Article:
"The method of "postulating" what we want has many advantages; they are the same as the advantages of theft over honest toil."- Russell, Introduction to Mathematical Philosophy, New York and London, 1919, p 71.

"Almost everything that distinguishes the modern world from earlier centuries is attibutable to science, which achieved its most spectacular triumphs in the seventeenth century."Russell, History of Western Philosophy, (London, 1979) 512.

"The point of philosophy is to start with something so simple as not to seem worth stating, and to end with something so paradoxical that no one will believe it."- Russell


Mathematical Logic


Symbolic Logic

  1. Introduction
  2. Proposition Operators
  3. Equivalence
  4. Conditional
  5. Tautology
  6. Predicate Introduction
  7. Proposition Function
  8. Quantifiers
  9. Argument I
  10. Argument II


Proof Theory

  1. Definitions from Elementary Number Theory
  2. Direct Proof
  3. Proof by Contradiction
  4. Proof by Contraposition


Deduction Theory

  1. Formal Theory
  2. Formal Axiomatic Theory
  3. Examples
  4. The Deduction Theorem
  5. Examples of Proofs II
  6. Analysis of the Axiomatic Method


  History of Philosophy: As I see it 

In contradiction of mathematics and science, here I am more interested in people than in theories, in philosophers than in philosophy. Most people that I know of do not like this approach towards the subject but in my opinion, it is just a matter of preference for presenting their philosophies. The reason of this preference is to comprehend the difference between philosophy as it was understood in their period, and as it is most often understood today, at least in USA/Britain and in counties under their “control”. The other reason is that every philosophy is ultimately a way of life and every way of life implies some philosophy, for after all, philosophy is nothing more or less than the effort to think as clearly, as rigorously, as coherently and as effectively as we can about the matters most important to us. As an example of this second point consider the following. Pluto attributed the defeat of Athens in Peloponnesian War to Athens’ democracy. Furthermore, Socrates, for whom he had a profound respect, was executed by Athens’ democracy. Provided that these are historical facts, it is not hard to imagine that why pissed off Pluto’s commonwealth is the sketchy representation of Sparta instead of Athens. Even though the Sparta, at least for me, appears as a model of the state that the Nazis would establish if victorious in World War II. If one has no idea of his life or speaking a little more precisely, no idea of the sociopolitical conditions of his time, it would be very difficult, if not impossible, to answer such question like, why Athenian Pluto has chosen Sparta over Athens for his Utopia.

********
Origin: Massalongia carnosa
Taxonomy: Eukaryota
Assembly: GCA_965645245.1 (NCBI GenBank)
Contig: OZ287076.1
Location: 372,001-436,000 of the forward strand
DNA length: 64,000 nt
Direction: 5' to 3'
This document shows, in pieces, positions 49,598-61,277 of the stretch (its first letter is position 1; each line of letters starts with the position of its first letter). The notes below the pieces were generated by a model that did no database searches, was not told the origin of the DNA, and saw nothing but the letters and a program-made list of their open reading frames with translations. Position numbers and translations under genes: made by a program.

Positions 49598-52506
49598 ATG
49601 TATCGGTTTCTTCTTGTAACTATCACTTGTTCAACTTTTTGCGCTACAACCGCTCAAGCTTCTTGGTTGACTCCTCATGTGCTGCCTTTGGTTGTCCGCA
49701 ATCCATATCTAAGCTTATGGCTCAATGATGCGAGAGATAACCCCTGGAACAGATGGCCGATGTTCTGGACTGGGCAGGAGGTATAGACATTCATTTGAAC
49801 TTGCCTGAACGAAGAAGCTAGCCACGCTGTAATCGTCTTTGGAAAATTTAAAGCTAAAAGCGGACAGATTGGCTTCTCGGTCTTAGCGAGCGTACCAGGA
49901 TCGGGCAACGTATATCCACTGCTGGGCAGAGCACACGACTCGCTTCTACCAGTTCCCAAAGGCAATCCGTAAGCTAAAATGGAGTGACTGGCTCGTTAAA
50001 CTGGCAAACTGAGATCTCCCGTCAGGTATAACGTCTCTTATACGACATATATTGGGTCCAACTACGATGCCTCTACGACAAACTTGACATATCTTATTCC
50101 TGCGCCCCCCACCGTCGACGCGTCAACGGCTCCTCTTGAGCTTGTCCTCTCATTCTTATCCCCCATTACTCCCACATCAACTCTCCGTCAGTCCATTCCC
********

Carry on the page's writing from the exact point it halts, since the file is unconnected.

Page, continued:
Bertrand Arthur William Russell 

  Philosophy Departments Around The World 

  Philosophy of Mathematics/Science

Philosophy of Science

Philosophy of Mathematics

Turing Machines


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